General PC Configuration for Video Recording

General PC Configuration suggestions:

System Time:

Recent versions of Windows will update the system time to be close to UT on a regular basis.  This default behavior is not good enough for precise timing but it is good enough to setup timed recording intervals (to record an occultation event while you are not at the scope).  However, if your computer is not connected for many days, the system clock can drift far away from the actual time and throw off your planned time for a timed recording.  You should make sure of the time on your PC before any timed recordings!

Windows Login accounts:

If you already have a Windows 8 computer I recommend that you start with the same login as your primary login for your recording.  But if you computer is portable and you might lend it to another observer for an observation, you should consider setting up a separate “iota” account login on your computer. For my small tablets I also setup an additional user account (Windows login) as a “guest” account.  Since my standard windows login accesses email and other “personal” information I wanted a separate login for “guests”.  If I lend the computer to someone else, or just let them operate it as part of a occultation observation, they can login with the guest account (and I don’t have to tell them my password for my standard Windows account).  To setup this up I started by going to and setting up an account with the user name “iotasbp”.  Then I added this account to my Windows PC via the user accounts options of the control panel. I setup the account with administrator priviledges – just in case some software requires this option – but that may not be necessary.

Airplane Mode:

You should put your PC in airplane mode (or at least disable WiFi) while recording.  Airplane mode saves battery power.  And it reduces the change that a Windows update or some other status message could interfere with recording.

Power Management:

Never sleep.  In the default configuration, most battery powered PCs will switch to “sleep” mode after a few minutes of idle time.  If you plan to use your PC for unattended recording, you should change the default settings so the PC never goes to sleep “automatically”.  Otherwise the PC might go to sleep while waiting to record.  At the same time, you should check the power management settings for low battery power.  This is a different scenarios from “sleep while idle”.  For most battery powered PCs, Windows will notice when the battery power reaches a critical level and shutdown the PC.  This is a good thing because it avoids the possibility of data loss.  But you don’t want it to shutdown when the battery still has 30% power.  So you should check the critical battery level settings for your PC – it is probably sufficient to set it to shutdown at 20%.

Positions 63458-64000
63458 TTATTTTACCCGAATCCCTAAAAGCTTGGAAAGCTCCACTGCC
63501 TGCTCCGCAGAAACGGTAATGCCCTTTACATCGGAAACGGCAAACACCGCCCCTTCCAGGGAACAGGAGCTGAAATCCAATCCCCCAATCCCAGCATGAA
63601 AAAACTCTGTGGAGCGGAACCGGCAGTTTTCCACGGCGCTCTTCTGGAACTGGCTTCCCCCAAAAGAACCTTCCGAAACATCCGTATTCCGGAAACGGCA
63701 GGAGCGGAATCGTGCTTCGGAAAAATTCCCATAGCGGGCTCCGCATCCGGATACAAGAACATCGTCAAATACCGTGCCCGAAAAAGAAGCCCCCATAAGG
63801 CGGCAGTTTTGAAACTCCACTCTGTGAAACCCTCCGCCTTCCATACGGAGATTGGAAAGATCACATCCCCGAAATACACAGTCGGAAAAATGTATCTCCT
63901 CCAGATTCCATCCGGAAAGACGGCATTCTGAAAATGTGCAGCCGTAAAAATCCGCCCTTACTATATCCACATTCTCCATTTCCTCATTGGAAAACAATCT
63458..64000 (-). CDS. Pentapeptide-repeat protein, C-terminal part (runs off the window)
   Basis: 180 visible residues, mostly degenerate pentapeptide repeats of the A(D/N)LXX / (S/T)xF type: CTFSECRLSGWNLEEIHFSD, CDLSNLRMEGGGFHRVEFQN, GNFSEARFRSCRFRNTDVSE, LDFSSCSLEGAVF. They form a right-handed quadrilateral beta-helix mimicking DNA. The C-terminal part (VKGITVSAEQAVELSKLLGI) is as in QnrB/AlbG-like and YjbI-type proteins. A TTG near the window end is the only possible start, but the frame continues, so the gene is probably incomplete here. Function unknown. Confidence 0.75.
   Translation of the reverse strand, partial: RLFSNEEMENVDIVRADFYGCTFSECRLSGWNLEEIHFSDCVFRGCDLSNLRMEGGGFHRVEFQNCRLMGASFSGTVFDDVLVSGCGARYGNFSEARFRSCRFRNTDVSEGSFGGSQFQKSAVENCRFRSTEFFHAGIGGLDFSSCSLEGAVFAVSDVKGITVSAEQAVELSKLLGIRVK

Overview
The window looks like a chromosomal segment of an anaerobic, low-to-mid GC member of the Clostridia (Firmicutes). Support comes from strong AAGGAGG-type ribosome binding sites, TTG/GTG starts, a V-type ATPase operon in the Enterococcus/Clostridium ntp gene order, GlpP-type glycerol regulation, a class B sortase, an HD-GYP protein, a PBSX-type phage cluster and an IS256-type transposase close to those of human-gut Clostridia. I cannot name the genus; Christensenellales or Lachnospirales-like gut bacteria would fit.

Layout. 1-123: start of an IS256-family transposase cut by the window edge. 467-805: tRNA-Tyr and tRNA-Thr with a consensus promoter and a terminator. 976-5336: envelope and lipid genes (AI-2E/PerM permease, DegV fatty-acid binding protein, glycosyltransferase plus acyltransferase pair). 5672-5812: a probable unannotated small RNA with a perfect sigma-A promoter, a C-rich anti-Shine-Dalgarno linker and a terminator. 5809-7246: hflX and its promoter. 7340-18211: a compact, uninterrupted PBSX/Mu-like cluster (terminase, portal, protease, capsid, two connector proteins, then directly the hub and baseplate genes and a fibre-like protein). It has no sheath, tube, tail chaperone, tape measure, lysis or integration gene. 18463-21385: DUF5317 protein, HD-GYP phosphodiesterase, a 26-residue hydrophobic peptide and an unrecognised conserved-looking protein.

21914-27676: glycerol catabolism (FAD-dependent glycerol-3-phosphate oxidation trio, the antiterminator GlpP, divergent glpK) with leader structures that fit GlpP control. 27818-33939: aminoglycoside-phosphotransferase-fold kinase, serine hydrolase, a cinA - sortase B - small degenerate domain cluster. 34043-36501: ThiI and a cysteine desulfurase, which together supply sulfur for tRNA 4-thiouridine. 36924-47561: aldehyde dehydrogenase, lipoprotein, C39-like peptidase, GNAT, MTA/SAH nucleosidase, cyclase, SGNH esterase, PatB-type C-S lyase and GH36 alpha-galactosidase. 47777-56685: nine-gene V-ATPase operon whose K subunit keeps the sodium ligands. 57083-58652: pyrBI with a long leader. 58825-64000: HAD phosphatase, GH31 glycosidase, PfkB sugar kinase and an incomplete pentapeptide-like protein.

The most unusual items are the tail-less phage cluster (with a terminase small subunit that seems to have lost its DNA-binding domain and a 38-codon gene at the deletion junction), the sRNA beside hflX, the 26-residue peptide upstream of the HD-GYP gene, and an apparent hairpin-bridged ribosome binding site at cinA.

External peripherals

Don’t connect any unnecessary peripherals.  Avoid capturing to external hard drives unless that is your only option.  The analog video capture device will be connected via a USB port.  Disconnect any other USB peripherals that you don’t need.

Screen Background

Try to use a dark background for your desktop and reduce the brightness of the display.  A bright white display will interfere when trying to point your telescope.

Tablet PCs:

If you have a tablet PC with a small touch screen:

  • Enable Standard keyboard.  Normally, the tablet will pop up a “touch” keyboard on the screen when you need to enter text.  Some applications are not designed for a touch device so you must bring up the keyboard manually by touching (clicking) on the small keyboard icon on the right side of the taskbar (at the bottom of the screen in desktop mode).  The default version of the touch keyboard shows only some of the keys that are on a standard keyboard.  I recommend that you enable the standard keyboard configuration for the touch keyboard.  With the standard keyboard, the “keys” will be smaller on the screen but the additional keys are very useful.  To enable the standard keyboard: go to the “Start” screen, search for PC Settings, PC and devices, Typing, enable standard keyboard.
  •  Disable auto-rotate.  The screen display on many tablets can appear in either portrait or landscape orientation.  If you align the tablet with the long side vertical, the screen displays in portrait mode.  If you align the tablet with the long side horizontal, the screen displays in landscape mode.  Windows “automatically” rotates the display as you change the orientation of the tablet.  I prefer to disable “auto-rotate” and leave the tablet in landscape mode.  The landscape configuration works better with the apps that I use for screen capture.  To disable auto-rotate: Go to landscape mode, go to desktop, bring up the context menu for the display (“touch” and hold for a couple of seconds on an area of the desktop background screen which has no icon, the release the “touch”), choose “screen resolution” from the menu, turn off auto-rotate.